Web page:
The recent—and very public—debate by the Boy Scouts about possibly lifting its ban on gay members was sparked by a leak from inside the organization, BSA leaders have confirmed to the New York Times.
While the Scouts had begun internal conversations, the debate was never intended to be opened to the public. But comments from an unnamed insider, reported in the press at the end of January, created “an impression that change was imminent,” according to the Times. As a result, groups on both sides of the issue started applying pressure, and the BSA announced it was accepting input.
“We are amazingly sorry with the fact that this got out and got ahead of us,” said Tico A. Perez, scouting’s national commissioner, at a town hall meeting on Tuesday. “Someone leaked the information, [who] either didn’t like what we were doing, or they thought they were going to be helpful to the conversation.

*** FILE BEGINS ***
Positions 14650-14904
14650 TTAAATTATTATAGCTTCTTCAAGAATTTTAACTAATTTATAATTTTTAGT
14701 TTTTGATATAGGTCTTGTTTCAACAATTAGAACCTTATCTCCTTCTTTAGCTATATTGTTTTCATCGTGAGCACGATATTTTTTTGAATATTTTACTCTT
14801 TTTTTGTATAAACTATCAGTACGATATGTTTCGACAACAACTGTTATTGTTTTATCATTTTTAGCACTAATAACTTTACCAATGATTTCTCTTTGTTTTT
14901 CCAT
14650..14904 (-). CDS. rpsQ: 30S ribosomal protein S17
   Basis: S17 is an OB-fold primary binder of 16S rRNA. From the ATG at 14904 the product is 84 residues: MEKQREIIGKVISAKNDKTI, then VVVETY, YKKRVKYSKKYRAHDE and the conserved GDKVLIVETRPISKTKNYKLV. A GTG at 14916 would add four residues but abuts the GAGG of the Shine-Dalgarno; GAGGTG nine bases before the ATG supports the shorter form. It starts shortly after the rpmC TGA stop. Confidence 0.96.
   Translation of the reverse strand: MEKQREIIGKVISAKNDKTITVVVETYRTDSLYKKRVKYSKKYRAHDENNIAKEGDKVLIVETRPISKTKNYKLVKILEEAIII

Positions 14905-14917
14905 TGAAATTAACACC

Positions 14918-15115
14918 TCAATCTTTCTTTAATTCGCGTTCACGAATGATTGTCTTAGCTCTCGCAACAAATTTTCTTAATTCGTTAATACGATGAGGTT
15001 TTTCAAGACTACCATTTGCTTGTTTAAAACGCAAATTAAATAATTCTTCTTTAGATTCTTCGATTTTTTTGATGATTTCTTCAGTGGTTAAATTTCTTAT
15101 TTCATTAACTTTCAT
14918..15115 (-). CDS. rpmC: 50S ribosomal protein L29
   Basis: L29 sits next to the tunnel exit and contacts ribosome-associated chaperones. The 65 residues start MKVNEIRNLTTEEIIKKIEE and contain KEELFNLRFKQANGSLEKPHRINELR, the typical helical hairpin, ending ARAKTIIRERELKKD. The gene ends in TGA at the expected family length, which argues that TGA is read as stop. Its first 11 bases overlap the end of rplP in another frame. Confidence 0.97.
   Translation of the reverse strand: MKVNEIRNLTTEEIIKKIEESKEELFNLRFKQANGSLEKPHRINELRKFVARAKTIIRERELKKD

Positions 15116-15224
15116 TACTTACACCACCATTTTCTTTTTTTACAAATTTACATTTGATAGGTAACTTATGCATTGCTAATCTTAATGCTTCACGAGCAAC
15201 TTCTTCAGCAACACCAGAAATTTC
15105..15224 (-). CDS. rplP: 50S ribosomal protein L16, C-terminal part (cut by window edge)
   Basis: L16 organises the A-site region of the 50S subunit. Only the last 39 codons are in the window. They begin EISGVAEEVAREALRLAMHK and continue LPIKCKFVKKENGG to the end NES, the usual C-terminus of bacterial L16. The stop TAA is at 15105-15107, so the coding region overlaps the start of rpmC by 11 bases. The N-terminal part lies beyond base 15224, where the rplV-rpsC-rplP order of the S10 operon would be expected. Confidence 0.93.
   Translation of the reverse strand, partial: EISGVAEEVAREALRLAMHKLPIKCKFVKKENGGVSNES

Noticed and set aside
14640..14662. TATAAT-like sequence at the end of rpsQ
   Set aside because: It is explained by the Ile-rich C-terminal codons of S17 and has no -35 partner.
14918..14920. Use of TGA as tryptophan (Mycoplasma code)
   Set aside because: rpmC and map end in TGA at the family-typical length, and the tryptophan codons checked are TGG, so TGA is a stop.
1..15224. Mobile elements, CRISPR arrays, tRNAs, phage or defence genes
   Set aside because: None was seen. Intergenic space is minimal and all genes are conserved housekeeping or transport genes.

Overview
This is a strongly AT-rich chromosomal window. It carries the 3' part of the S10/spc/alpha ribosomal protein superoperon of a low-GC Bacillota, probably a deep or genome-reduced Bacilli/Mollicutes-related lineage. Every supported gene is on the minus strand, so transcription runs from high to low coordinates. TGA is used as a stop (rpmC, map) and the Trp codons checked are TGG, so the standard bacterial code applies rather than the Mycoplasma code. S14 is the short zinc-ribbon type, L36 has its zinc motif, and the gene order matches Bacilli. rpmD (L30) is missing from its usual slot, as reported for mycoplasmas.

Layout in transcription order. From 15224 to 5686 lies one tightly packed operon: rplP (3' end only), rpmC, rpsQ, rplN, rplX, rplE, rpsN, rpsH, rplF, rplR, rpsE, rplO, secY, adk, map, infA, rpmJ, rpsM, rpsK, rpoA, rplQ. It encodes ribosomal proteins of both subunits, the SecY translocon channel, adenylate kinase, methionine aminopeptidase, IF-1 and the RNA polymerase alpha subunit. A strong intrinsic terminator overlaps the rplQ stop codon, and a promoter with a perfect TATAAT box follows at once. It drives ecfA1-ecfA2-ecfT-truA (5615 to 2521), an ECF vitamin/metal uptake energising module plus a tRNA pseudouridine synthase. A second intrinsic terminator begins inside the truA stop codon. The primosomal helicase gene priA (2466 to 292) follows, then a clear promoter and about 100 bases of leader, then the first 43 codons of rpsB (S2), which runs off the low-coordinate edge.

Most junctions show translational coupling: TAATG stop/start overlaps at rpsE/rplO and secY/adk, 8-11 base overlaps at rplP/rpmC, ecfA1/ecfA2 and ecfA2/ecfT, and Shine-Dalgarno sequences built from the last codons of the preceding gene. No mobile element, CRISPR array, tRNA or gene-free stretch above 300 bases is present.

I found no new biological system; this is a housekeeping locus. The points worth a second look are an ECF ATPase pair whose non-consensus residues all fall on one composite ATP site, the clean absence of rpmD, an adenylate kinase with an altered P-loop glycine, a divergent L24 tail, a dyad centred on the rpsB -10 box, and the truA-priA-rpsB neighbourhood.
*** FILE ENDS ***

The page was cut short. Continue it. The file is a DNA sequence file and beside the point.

“…It gave the impression, No. 1, that we were driving something to a vote, which we were not trying to do — we were trying to start a conversation,” Perez said. “And, No. 2, that we were doing something that we were going to spring on the board.”
The source of the leak is unknown, but according to spokesman Deron Smith, the BSA isn’t interested in tracking them down: “Identifying that person or understanding their motivation isn’t our focus,” said Smith.
In the end, the Scouts decided to delay an answer on the ban until May, when the National Council convenes. While the leak may have rushed the debate, it’s also given pro-equality forces the foreknowledge to rally the troops.
“We’ve just been able to really focus and strategize on this for, what, two months?” Scouts for Equality’s Zach Wahls told Queerty. “We’re just getting started.”